The first Democratic debate has shaken up the race for the Democratic nomination. Compared to June’s national poll, former Vice President Joe Biden extended his lead, Sen. Bernie Sanders lost ground, Sen. Kamala Harris doubled her support, and Sen. Elizabeth Warren held steady. Despite Biden losing 4 points of his support from 34% to 30%, he extended his lead in the Democratic primary from 7 points in June to 15 points, as his main rival, Sanders dropped 12 points to 15% from his June number of 27%. Harris saw her numbers improve 8 points to 15%, and Warren ticked up one point from June to 15% of the vote, creating a three-way tie for second. The data was collected July 6-8 and has a margin of error of +/- 4.4%.
Fifty-seven percent (57%) of voters said they followed the Democratic debates. A plurality of viewers, 30%, said Harris had the best debate performance. Eighteen percent (18%) of voters said Biden performed the best, 13% said Warren, and 10% chose Sanders. Conversely, when asked which candidate had the worst performance, 19% of voters said Biden, 15% said Sanders, and 13% said O’Rourke performed the worst.
Of those who watched all, some, or followed the media coverage of the debates, Biden receives 25% of the Democratic primary vote, but of those who did not watch/follow debates, he receives 39% of the vote. Conversely, Harris receives 18% of the vote among those who watched all, some or followed the debates, and 11% of the vote among those who did not. Spencer Kimball, Director of Emerson Polling, said “these numbers suggest that the Democratic field is still fluid and that Biden will need to improve upon his performance to maintain his lead”.
Forty-one percent (41%) of voters said they will definitely vote for their chosen candidate, but the majority, 60%, say they could still be persuaded by another candidate. Sanders and Biden continue to have the most loyal supporters as 55% of Sanders supporters will definitely vote for him and 51% of Biden supporters will definitely for him. Comparatively, 37% of Harris and 26% of Warren supporters have made a definitive choice of which candidate to support.
Biden leads among all age groups. This is a departure from previous Emerson polls, where Sanders has consistently lead among the youngest group of voters. Among 18-29 year olds, 26% support Biden, 24% support Sanders, and 10% support Warren. Among 30-49 year olds Biden leads with 23%, followed by Sanders with 19%, and Harris and Warren with 16%. With voters 50-64 year olds, Biden leads with 36%, followed by Harris with 22%, Warren with 15%, and Sanders with 8%. With those over the age of 65, Biden received 38%, followed by Warren with 19%, Harris with 14%, and Sanders with 8%.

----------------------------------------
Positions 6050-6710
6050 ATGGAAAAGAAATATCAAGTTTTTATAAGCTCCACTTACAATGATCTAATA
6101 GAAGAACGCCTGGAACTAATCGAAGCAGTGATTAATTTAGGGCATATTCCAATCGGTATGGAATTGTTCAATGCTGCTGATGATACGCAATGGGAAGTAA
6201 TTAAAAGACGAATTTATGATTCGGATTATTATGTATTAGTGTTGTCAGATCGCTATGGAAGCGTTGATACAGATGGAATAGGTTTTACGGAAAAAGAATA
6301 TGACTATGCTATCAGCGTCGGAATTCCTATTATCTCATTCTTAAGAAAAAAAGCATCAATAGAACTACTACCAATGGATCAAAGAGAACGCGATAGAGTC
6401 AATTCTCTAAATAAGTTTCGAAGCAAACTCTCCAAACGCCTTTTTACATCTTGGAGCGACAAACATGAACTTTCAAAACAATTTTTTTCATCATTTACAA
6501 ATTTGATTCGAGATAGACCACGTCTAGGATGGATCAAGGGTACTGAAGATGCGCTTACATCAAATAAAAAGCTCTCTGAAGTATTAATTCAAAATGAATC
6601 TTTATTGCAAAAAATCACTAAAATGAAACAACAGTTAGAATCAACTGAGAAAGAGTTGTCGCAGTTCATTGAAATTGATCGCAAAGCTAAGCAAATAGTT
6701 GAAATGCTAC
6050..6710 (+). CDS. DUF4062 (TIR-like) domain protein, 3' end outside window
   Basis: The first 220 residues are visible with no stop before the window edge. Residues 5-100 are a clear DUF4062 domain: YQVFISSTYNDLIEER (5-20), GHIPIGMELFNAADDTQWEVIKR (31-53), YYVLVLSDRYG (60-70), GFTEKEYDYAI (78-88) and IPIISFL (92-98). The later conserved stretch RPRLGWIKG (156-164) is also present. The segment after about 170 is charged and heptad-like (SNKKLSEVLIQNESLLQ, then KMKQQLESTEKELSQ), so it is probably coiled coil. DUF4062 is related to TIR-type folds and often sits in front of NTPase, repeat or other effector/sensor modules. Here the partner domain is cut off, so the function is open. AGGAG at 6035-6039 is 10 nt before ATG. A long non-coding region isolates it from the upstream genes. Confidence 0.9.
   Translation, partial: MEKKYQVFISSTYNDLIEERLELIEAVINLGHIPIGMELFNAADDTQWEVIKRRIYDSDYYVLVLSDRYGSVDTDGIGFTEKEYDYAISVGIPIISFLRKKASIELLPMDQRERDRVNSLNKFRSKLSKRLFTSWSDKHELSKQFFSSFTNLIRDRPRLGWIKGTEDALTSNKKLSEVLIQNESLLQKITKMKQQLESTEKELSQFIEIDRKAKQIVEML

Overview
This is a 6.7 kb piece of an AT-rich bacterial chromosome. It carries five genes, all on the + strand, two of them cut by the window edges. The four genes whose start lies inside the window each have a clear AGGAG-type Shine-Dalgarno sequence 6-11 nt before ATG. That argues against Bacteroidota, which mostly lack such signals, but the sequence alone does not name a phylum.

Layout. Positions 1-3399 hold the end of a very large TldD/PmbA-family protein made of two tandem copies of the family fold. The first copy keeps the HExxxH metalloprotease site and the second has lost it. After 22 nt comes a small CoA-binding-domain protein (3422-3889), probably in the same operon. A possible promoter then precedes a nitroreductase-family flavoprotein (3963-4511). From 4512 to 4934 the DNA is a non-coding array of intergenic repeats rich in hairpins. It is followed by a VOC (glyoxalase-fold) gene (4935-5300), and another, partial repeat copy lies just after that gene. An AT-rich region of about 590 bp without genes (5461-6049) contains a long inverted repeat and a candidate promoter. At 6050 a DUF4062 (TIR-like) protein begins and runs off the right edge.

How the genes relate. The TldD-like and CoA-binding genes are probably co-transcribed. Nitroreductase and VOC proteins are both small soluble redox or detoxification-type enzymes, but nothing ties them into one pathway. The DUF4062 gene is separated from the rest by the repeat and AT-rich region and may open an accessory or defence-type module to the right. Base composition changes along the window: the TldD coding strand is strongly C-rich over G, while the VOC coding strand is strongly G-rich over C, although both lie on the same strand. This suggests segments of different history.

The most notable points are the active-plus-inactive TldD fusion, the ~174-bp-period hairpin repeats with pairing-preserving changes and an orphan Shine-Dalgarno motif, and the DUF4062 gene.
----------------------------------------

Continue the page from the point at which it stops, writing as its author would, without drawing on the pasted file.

President Trump’s approval has ticked up one point from the June national poll, with 44% approval and 48% disapproval. In June, the President’s approval was at 43% to 48% disapproval. Trump continues to hold a strong lead in the Republican primary with 91% of the vote against former Gov. Bill Weld at 9%.
Since the June poll, Trump has seen his head to head numbers improve against all his Democratic rivals. He is now leading Warren, Buttigieg, and Harris 51%-49% each after trailing them all last month. Sanders leads Trump 51%-49% and Biden 53% to 47%. Kimball says, “It looks like Trump was a winner from the Democratic debate, as his head-to-heads tightened by about 5 points against all the leading Democratic candidates.”
The most important issue for voters in deciding their vote for President is the economy at 26%. Healthcare is the second most important issue for voters at 21%, followed by immigration at 17%, and social issues at 16%. There is a party divide however, as among Democratic primary voters, 29% chose healthcare as the most important issue, followed by social issues at 22% and the economy at 14%. With Republican primary voters, 42% chose the economy as the most important issue followed by immigration at 25%.
The national Emerson College poll was conducted July 6-8, 2019 under the Supervision of Professor Spencer Kimball. The sample consisted of registered voters, n=1,100, with a Credibility Interval (CI) similar to a poll’s margin of error (MOE) of +/- 2.9 percentage points. The data was weighted by age, region, income, and education based on 2016 turnout modeling. It is important to remember that subsets based on gender, age, party breakdown, ethnicity and region carry with them higher margins of error, as the sample size is reduced. Data was collected using both an Interactive Voice Response (IVR) system of landlines only (n=724) and an online panel provided by Amazon Turk (n=376).